Despite looming midterm elections taking place this November, 32 veteran House Republicans have now announced that they will not be running—a record number ahead of an election which Democrats hope will see them seize control and shift the balance of power in Washington.
On Wednesday, Rep. Darrell Issa (R-Calif.) announced that he would be retiring from Congress just days after his colleague Rep. Ed Royce (R-Calif.) also announced he would be dropping out.
“There is going to be a GOP congressional wipeout in California in 2018,” Steve Schmidt, one of Senator John McCain’s 2008 presidential campaign team members, ominously predicted in conversation with CNN. “Turnout will be driven by the governor’s race which will be between two Democrats. This further depresses GOP turnout.”
Other representatives are moving on for different reasons, with many running for other office, but in a developing trend visible across the country, the departing California lawmakers represent districts in which the Democrat’s 2016 presidential candidate Hillary Clinton won against President Donald Trump. In several other seats that House Republicans are abandoning, in New Jersey and Pennsylvania, for example, Trump did win but Democrats are expected to make a strong drive for.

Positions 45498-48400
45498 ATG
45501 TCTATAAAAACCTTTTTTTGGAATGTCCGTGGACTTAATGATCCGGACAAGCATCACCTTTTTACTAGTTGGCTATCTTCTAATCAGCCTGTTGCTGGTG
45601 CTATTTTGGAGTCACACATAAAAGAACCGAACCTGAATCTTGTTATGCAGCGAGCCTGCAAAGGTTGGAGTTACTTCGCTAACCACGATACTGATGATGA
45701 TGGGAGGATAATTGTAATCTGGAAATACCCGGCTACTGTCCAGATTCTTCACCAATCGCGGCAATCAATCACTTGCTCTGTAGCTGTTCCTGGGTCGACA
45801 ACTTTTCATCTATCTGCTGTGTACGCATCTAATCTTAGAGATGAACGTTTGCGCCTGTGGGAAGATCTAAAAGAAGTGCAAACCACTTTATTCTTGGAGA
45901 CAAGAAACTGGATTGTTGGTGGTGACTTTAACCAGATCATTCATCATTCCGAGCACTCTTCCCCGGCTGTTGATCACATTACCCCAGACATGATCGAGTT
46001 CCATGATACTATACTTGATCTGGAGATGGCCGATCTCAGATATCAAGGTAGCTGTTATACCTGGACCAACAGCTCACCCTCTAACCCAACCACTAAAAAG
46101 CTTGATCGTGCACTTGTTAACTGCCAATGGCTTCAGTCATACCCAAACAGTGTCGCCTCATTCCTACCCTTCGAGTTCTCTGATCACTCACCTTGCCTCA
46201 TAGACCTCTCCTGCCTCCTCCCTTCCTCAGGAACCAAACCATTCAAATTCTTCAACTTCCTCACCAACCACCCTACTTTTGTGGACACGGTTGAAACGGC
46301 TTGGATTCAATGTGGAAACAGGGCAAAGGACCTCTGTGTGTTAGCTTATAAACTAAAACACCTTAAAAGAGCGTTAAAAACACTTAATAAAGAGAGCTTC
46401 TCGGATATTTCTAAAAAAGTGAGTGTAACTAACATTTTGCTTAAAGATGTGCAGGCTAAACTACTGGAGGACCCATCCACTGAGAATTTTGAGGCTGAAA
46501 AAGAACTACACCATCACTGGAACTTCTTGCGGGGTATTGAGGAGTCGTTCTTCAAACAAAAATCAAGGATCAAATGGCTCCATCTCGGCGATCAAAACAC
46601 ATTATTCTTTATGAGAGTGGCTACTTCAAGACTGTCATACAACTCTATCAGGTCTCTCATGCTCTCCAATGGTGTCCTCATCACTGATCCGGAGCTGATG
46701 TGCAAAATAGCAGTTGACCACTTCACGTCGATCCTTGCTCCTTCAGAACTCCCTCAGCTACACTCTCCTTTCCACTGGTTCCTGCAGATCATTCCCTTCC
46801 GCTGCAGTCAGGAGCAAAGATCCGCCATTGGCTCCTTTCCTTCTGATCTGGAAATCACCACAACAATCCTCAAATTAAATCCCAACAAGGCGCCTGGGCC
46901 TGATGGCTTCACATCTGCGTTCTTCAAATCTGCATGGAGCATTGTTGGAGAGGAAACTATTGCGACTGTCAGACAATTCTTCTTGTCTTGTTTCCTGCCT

“Vulnerable House Republicans would clearly rather call it quits than stand for re-election with a deeply unpopular agenda hanging over their heads,” Democratic Congressional Campaign Committee spokesperson Tyler Law said in interview with NPR.
All in all, Democrats need to turn 24 seats in all to win the House over. Last occasion there was an exodus of this proportion was in 1994, according to The Week, when 28 Democrats chose not to seek re-election. At the time, Republicans capitalized and won control of the House.
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More than that, average midterm seat loss since 1962 for a party when the president faces less than a 50 percent approval rating is a whopping 40 seats. According to Gallup’s weekly poll, Trump’s approval ratings have been less than 47 percent since his election and as of Monday sit at an approval of just 37 percent.
In the Senate, a number of prominent Republicans have also announced their resignations, include Sen. Jeff Flake (R-Ariz.) and Sen. Orrin Hatch (R-Utah).